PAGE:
8. Stay warm, stay safe

It is important to stay safe and free of injury backstage. If you know you have some downtime between numbers, wear a warm-up and/or legwarmers over your next costume (just remember to take them off!), staying active and mobile with full-body movements like noiseless jumping jacks or body swings, and doing some stretching to keep your body warm and limber while you wait. Other safety measures include not wearing soft shoes or bare feet in areas that have not been swept clear (especially in the immediate backstage area where often there can be shards of wood or glass, or things lying about from other performances). Your teachers will let you know if an area is safe to be barefoot but wear shoes/flip-flops if you are going to be moving about backstage in zones that may not have been cleared.

9. Be conscious of bleeding light

This is one that even those helping at a recital sometimes forget. If you’ve ever stood in a dark room when someone opens the door to a room that is lit, you understand that light has a way of “bleeding” into the darkness. This is why it is kept dark in the backstage area with only blue or other filtered lights illuminating the area. Being conscious of this means waiting until someone from the inside (who knows when it is “safe”) opens a door to the backstage area, or listening for the appropriate time yourself. Typically when you know that the dancers onstage are performing and being lit, it is safe to enter but do so quickly, quietly, and close the door behind you. Any light from backstage can affect the lighting design onstage.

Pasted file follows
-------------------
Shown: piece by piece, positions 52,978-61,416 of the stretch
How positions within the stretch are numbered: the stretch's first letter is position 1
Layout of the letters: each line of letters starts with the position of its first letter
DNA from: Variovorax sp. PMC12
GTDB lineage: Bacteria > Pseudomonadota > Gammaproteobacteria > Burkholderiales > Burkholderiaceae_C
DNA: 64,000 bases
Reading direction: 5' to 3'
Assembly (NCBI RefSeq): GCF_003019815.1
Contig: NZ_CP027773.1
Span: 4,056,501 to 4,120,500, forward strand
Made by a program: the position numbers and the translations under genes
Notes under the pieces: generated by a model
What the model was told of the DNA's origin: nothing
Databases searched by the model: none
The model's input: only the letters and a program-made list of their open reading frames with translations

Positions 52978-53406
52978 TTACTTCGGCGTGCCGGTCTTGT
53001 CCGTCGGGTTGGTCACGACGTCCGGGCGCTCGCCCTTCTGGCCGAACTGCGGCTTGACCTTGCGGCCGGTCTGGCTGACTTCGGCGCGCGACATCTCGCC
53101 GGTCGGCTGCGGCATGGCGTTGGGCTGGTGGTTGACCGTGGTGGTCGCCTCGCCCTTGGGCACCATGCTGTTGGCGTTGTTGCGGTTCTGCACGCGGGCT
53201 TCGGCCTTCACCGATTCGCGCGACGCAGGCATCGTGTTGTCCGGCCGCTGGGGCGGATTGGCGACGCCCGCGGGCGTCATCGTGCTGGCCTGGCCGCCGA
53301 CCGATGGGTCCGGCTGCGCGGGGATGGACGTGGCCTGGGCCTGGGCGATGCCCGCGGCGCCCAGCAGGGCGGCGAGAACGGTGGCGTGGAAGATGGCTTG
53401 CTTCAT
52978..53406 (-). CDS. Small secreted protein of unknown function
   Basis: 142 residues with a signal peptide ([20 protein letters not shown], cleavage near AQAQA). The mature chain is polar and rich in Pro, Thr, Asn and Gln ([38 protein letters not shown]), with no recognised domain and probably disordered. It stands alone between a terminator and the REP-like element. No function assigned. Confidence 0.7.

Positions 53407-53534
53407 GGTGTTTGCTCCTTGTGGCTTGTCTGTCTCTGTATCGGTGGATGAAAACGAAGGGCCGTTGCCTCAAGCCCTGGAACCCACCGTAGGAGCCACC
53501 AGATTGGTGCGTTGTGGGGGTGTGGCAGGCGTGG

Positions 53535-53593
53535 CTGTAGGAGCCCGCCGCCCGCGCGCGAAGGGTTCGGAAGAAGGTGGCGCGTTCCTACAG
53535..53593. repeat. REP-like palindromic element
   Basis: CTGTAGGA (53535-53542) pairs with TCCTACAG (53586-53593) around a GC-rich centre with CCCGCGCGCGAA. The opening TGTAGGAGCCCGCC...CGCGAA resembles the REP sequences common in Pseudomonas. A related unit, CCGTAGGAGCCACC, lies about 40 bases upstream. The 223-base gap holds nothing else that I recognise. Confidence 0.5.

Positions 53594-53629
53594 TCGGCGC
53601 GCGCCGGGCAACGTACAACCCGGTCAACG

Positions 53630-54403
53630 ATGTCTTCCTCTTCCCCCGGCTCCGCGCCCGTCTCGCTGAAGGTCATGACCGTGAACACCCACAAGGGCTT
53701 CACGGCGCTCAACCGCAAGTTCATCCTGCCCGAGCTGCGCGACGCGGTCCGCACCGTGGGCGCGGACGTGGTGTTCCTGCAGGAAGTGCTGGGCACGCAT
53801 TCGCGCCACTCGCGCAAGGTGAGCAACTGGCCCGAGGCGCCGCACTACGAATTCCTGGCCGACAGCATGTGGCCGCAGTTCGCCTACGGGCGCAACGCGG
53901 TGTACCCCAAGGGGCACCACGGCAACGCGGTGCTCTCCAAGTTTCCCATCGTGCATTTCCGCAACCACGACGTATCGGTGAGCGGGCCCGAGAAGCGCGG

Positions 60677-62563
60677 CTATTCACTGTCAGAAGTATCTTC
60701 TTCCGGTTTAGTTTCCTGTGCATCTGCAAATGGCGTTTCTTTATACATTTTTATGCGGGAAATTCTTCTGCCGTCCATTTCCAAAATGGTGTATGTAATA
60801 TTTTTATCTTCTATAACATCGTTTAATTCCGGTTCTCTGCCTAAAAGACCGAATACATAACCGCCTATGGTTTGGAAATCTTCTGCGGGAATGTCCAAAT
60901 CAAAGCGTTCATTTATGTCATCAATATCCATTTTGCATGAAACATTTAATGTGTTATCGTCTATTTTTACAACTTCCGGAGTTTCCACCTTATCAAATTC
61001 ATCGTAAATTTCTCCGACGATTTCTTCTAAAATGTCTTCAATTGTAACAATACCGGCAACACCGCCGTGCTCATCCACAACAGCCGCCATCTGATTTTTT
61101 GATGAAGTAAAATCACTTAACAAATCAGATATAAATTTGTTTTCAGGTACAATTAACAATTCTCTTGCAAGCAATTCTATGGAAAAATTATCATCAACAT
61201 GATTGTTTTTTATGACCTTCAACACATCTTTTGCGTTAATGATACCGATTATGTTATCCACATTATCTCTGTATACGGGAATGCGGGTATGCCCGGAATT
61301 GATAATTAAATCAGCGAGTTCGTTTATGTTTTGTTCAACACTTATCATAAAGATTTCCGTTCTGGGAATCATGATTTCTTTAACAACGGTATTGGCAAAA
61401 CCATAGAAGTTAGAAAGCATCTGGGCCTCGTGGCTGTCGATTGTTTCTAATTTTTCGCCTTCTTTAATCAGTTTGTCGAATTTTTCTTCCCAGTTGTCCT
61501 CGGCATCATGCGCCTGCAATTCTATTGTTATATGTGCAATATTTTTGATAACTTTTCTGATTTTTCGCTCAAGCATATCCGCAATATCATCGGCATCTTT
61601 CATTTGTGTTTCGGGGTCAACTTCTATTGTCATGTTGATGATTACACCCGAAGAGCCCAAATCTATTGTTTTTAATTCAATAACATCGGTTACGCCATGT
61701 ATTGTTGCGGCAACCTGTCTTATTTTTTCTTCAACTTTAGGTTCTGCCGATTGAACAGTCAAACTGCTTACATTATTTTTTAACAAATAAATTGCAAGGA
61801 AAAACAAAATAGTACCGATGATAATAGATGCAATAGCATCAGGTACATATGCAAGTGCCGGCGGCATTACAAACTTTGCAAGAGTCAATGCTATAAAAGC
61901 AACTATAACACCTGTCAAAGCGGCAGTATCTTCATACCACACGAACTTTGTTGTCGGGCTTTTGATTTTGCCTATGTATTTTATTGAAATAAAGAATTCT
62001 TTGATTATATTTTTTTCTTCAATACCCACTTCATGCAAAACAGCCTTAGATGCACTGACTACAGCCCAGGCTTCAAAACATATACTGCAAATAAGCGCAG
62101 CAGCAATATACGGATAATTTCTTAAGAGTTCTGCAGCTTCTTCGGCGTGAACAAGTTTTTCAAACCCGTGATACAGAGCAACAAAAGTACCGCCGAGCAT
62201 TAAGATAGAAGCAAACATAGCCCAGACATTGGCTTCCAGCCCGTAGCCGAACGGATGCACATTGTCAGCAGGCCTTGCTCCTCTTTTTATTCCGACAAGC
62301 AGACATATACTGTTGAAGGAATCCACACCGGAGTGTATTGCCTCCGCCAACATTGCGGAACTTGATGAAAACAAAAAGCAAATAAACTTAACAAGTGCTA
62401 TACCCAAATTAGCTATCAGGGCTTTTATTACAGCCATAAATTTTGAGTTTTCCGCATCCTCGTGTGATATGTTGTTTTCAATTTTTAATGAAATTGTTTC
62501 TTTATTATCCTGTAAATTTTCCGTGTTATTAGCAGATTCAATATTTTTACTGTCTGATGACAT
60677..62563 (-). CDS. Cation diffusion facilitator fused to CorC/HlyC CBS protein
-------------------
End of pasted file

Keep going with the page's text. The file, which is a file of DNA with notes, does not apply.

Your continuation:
10. Be conscious of sight lines

This is another one of which novices to the stage may not be aware. Sight lines are imaginary lines that distinguish what is visible to the audience and what is not. A good rule of thumb is that if you can see an audience member, they can see you. However, you must be aware of your whole body, not just your eyes. When waiting in the wings, it is a good idea to stand close to the curtain (without moving it) and back from the very edge. Some studio owners will place a line of tape for students to stand within or behind when waiting backstage. Though it can be tempting to try to see everything happening onstage, stay out of the audience’s line of sight. If your cue for entering cannot be seen from where you are waiting, dress rehearsal is the time to figure out a new cue!

11. Don’t argue

Last but not least, it is important to be courteous and respectful toward others, especially during a performance. This includes the teachers, parents, and others who are helping backstage at a recital. By showtime you should know (by face, name, or by an identifying badge or button) teh people who have been designated as helpers and what role they play in helping the performance to run smoothly. If you are instructed to do something or go somewhere, asked to quiet down, or are otherwise asked to respond to a request - just do it! Don’t question, don’t argue, don’t grumble.